Am I paying capital gains on inheritance, or on a gift?

7 Replies

Hi everyone,

My wife's father passed away in 2000.  His 90 acre farm was put into a trust with his current wife as the trustee.  At the time of her death, the trust would transfer to my wife and her sister.  Due to family friction she chose to transfer the farm to my wife and her sister and the trust was dissolved.  This was two years ago.  My question is, if we sell the land, will capital gains be based on the land value at the time the trust was created (2000) as inheritance, or will it be calculated from the time the property was handed over to my wife and sister (2015)?    I hope this makes sense.  Any help or advice would be greatly appreciated.

Thanks guys!

I’m guessing your basis is zero, since it was a gift,but Brandon will know for sure.

@Chad Walker Just to be clear - the trust was created, and the property was transferred, at the time of father's death? If so, your basis will be your allocable share of the basis in year 2000.

Thanks for the quick reply Brandon!  My wife's name was not on the original trust.  Her fathers wife was the only trustee listed.  The trust was dissolved and ownership transferred on 2016.

@Chad Walker

We may not be using the terminology in the same way. You keep saying trustee, but trustees are administrators, not owners. What is important to clarify is who was the owner in 2000 - which is called beneficiary

There're two possible scenarios. Your father-in-law could have made his wife the beneficiary for the duration of her life (in other words, she would own the farm as long as she lives), and arrange for the farm to go to the children after the wife's death. In this case, your wife was not an owner until 2015. Your holding period starts in 2015, but the tax basis is the 2000 value, because your wife essentially received a gift from her step-mother and must use the step-mother's tax basis.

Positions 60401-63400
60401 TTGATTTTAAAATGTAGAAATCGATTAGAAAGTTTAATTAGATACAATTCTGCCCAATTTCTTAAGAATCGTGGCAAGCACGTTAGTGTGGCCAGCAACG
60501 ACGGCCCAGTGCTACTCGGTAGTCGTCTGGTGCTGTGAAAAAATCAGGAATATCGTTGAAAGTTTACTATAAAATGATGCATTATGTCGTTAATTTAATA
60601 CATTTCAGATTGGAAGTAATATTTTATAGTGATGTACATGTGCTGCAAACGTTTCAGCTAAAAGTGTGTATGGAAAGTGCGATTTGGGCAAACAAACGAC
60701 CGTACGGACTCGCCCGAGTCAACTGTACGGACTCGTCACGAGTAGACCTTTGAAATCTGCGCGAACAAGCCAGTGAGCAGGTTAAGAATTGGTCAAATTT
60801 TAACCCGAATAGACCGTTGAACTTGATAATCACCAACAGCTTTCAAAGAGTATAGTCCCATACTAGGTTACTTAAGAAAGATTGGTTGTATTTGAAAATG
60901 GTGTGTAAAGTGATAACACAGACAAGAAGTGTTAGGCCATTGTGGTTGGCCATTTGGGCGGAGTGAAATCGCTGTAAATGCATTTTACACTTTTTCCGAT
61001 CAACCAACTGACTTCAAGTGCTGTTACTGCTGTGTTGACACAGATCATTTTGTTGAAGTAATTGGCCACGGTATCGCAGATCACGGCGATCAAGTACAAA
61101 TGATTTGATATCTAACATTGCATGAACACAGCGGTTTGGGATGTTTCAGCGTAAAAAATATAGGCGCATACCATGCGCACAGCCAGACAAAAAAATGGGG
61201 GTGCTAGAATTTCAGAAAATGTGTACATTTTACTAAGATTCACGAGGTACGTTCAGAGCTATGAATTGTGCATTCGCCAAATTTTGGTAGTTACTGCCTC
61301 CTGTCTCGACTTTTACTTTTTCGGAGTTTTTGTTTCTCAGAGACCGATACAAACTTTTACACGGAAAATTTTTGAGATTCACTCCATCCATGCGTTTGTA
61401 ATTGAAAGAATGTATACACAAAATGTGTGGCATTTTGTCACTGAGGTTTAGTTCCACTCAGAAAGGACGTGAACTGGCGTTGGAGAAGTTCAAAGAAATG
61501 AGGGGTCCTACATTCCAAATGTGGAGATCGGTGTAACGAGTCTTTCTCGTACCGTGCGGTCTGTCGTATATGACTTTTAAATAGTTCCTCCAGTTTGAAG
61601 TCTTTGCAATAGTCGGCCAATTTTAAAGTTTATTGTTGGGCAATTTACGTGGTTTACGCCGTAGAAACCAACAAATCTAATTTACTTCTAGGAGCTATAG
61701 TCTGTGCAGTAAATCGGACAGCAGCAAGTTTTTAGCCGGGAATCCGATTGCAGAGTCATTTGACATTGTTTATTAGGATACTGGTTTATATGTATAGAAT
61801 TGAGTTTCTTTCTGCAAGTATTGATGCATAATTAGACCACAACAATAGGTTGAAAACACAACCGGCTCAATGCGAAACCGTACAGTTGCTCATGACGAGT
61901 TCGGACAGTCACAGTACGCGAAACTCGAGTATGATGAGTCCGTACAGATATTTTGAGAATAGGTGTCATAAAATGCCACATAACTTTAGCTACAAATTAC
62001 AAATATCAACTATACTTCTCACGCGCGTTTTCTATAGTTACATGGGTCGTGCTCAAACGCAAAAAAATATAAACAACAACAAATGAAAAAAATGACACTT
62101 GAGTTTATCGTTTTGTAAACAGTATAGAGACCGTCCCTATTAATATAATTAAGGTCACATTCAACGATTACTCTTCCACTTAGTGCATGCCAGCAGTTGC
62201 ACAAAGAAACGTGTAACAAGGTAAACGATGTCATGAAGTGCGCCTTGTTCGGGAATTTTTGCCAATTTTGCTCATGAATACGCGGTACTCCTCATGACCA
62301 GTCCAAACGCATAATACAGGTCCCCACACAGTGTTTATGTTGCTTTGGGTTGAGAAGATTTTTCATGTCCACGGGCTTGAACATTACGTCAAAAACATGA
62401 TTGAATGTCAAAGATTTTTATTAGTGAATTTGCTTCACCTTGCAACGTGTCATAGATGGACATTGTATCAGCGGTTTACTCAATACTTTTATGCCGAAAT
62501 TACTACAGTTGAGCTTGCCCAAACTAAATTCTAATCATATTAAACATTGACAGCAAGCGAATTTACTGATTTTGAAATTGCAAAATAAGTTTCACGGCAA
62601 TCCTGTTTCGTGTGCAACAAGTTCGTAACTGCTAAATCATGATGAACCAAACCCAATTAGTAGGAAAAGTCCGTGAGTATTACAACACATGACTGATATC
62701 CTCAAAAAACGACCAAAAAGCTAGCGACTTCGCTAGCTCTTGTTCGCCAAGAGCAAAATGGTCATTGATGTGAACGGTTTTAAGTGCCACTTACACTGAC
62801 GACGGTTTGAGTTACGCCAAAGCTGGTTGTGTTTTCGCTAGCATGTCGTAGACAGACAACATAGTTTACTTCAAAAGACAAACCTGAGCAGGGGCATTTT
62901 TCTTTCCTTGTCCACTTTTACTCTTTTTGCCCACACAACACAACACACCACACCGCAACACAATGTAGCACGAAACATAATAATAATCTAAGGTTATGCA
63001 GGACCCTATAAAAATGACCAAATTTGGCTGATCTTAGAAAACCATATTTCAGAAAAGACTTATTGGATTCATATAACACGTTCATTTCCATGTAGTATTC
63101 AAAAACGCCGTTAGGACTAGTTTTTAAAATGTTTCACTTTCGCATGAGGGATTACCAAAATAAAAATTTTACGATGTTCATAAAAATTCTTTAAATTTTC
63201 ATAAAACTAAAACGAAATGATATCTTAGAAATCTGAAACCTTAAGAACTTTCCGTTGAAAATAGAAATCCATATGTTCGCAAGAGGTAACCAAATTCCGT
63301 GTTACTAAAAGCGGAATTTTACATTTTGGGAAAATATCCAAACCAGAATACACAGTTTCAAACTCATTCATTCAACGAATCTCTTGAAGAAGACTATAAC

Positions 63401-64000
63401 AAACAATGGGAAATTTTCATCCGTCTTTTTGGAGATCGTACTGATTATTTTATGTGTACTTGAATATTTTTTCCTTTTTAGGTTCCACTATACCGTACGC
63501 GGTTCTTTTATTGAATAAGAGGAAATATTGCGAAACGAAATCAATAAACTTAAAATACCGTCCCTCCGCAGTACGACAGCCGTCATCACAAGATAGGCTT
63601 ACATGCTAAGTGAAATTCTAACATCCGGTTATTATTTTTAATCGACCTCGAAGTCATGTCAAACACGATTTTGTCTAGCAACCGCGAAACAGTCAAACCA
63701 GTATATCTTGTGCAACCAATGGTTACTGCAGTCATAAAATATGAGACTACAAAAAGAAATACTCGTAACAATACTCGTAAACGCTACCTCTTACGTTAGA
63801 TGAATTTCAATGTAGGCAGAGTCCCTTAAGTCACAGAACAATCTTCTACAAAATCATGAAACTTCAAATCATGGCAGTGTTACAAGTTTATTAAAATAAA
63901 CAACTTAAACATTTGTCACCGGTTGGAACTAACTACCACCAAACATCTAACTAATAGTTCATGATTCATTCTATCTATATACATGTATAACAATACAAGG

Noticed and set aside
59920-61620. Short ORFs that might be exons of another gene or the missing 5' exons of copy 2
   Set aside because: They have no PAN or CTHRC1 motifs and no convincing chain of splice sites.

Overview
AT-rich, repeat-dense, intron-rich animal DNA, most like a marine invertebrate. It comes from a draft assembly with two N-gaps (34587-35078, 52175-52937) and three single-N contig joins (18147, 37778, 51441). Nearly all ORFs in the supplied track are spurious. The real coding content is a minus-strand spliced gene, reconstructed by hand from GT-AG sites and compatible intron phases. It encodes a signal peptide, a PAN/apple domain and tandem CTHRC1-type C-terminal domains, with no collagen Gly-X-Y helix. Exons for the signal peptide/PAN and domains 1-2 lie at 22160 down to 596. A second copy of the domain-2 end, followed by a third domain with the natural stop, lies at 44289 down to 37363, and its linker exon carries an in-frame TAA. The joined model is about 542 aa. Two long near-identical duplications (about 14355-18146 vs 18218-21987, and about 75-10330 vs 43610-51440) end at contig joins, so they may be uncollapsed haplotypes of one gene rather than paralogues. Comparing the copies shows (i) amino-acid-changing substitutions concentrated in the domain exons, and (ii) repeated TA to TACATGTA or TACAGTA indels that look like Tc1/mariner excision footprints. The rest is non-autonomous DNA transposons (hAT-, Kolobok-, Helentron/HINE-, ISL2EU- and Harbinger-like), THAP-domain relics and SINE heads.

The other scenario is that the children became the beneficiaries in 2000, and the step-mom was merely a trustee - i.e. managing the trust but not owning the farm. In this case, your wife became an owner in 2000, and you use both 2000 value and 2000 date for tax purposes. Also, your wife would have been reporting half of the farm's income/loss since 2000 if that was the case.

I think it's the first of the two scenarios. Either way, you're looking at the 2000 value.

There's a small possibility of a third scenario: that 2015 transfer legally constituted an act of inheritance, depending on the trust setup and OH state law. This needs to be discussed with a local estate attorney, and I'm not one (luckily). 

@Michael Plaks @Chad Walker Michael did a great job explaining. I want to add a third scenario. 

Depending on the type of trust that was set up, if the property was moved into the trust *prior* to death in 2000, you could be looking at a situation where you retain the father's original basis.

If the trust was established and the property moved into it after death, you can ignore this scenario. 

Best to have some one check it out for you.

Thanks for the replies everyone.  Really appreciate you taking the time to outline the different scenarios for me!

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